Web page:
The 'Great Silence' is a 1968 classic Spaghetti Western film directed by Sergio Corbucci. The film's plot takes place in Utah before the Great Blizzard of 1899. A group of cold-blooded bounty hunters, guided by the savage Loco (Klaus Kinski), unleashes tyranny on residents in the hills. It becomes up to a mute gunslinger that goes by the name 'Silence' (Jean Louis Trintignant) to defend the town against this group of outlaws and a vengeful young widow Pauline (Vonetta McGee). As the plot proceeds, it unravels a grim tense struggle. The Great Silence is highly regarded by fans and critics and acclaimed Sergio Corbucci's greatest masterpiece. 


  1. Death Rides a Horse (1967)

It is a 1967 Italian Spaghetti Western directed by Giulio Petroni. The plot is about  Bill (John Phillip Law), a boy whose father was killed and his mother and sister were raped and murdered in front of him by a gang.  He is the sole survivor of the massacre. Seeking vengeance, he sets out on a journey of 15 to become adept and skilled with a gun. He crosses path with a seasoned gunslinger and freshly bailed out of prison Ryan (Lee Van Cleef) who shares his same desire for justice and vengeance. This is a treacherous odyssey of retribution. Remarkable performances are given by the actors and the exquisite cinematography add impactful density to key scenes.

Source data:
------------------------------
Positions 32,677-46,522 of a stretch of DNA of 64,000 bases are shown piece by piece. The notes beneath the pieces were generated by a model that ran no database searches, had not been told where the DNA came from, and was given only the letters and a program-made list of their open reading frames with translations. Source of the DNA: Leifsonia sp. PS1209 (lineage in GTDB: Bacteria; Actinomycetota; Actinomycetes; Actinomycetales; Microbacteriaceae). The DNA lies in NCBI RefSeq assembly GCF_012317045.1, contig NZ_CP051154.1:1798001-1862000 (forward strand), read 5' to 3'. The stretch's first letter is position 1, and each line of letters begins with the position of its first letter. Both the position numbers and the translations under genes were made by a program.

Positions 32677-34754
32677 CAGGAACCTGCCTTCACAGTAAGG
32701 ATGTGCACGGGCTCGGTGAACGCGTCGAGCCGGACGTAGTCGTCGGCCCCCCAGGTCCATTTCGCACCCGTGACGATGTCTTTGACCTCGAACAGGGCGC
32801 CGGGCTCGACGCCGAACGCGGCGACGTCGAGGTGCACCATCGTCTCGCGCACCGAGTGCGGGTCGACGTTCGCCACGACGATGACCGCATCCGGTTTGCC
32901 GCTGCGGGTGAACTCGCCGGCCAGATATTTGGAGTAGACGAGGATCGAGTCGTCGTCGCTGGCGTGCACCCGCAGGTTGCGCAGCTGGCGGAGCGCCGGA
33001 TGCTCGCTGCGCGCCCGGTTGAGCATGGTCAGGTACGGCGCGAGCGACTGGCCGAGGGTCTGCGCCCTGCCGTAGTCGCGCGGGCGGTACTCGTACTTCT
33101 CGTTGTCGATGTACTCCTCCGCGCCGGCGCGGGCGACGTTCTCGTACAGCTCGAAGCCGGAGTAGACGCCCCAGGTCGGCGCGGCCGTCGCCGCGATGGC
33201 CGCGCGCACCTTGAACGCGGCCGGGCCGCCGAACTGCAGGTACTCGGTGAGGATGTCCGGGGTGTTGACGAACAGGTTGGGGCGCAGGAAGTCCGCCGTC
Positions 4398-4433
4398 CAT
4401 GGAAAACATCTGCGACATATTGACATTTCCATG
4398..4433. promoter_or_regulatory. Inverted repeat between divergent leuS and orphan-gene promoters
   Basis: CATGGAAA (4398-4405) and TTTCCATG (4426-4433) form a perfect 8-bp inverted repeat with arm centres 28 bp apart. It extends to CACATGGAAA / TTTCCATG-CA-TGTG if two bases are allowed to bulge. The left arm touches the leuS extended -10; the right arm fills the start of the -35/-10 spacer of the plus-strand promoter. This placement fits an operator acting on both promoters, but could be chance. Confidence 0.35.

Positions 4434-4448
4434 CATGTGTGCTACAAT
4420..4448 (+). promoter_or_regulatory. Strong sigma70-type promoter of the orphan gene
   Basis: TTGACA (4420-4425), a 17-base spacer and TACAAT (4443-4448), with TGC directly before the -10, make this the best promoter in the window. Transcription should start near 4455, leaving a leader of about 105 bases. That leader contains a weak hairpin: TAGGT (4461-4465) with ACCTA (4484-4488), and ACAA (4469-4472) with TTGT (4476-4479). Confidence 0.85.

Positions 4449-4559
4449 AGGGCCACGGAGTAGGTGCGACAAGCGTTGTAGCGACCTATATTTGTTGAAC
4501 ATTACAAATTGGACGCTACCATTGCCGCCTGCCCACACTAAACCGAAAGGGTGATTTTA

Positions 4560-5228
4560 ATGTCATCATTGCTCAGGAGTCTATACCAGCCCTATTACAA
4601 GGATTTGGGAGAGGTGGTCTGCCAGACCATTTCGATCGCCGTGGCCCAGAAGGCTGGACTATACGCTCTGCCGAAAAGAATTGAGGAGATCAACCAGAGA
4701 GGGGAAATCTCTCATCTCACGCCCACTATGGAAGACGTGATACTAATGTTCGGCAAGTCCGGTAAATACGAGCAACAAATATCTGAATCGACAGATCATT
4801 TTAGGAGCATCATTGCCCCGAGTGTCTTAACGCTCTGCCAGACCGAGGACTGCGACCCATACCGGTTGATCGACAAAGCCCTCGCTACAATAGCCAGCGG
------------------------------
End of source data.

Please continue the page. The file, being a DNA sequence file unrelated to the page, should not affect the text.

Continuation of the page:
1. A Bullet for the General (1966) 

This classic Spaghetti Western directed by Damiano Damiani is a must watch. The film tells the story of El Chuncho (Gian Maria Volonte), a bandit loyal to the revolutionary leader General Elías (Jamie Fernandez) and Bill Tate (Lou Castel), who is a counter-revolutionary in Mexico. El Chuncho and his brother El Santo (Klaus Kinski) launch an assault on a train. Bill Tate (Lou Castel), an American passenger on the train, kills the engineer and stops the train, allowing the gang to kill the remaining Rurales and take their weapons. Posing as a former prisoner of the army, Bill joins the gang and is lured by El Chuncho (Gian Maria Volonte) in their plans for a revolution. However, Bill is hiding his true intention. The plot continuously evolves as the film progresses. It’s a film that truly engaging with its plot twists and turns. 


The Spaghetti Western came to prominence in the mid-1960s and took the world by storm. The revolutionary film style, cinematography, and stylistic gunfights delighted a wide variety of audiences.  These classic films were notorious for producing some of the greatest plot hits and featured sensational career-making roles. The films featured multilingual casts and were originally released in Italian-later dubbed in English. These few films have been listed among the best Spaghetti Westerns.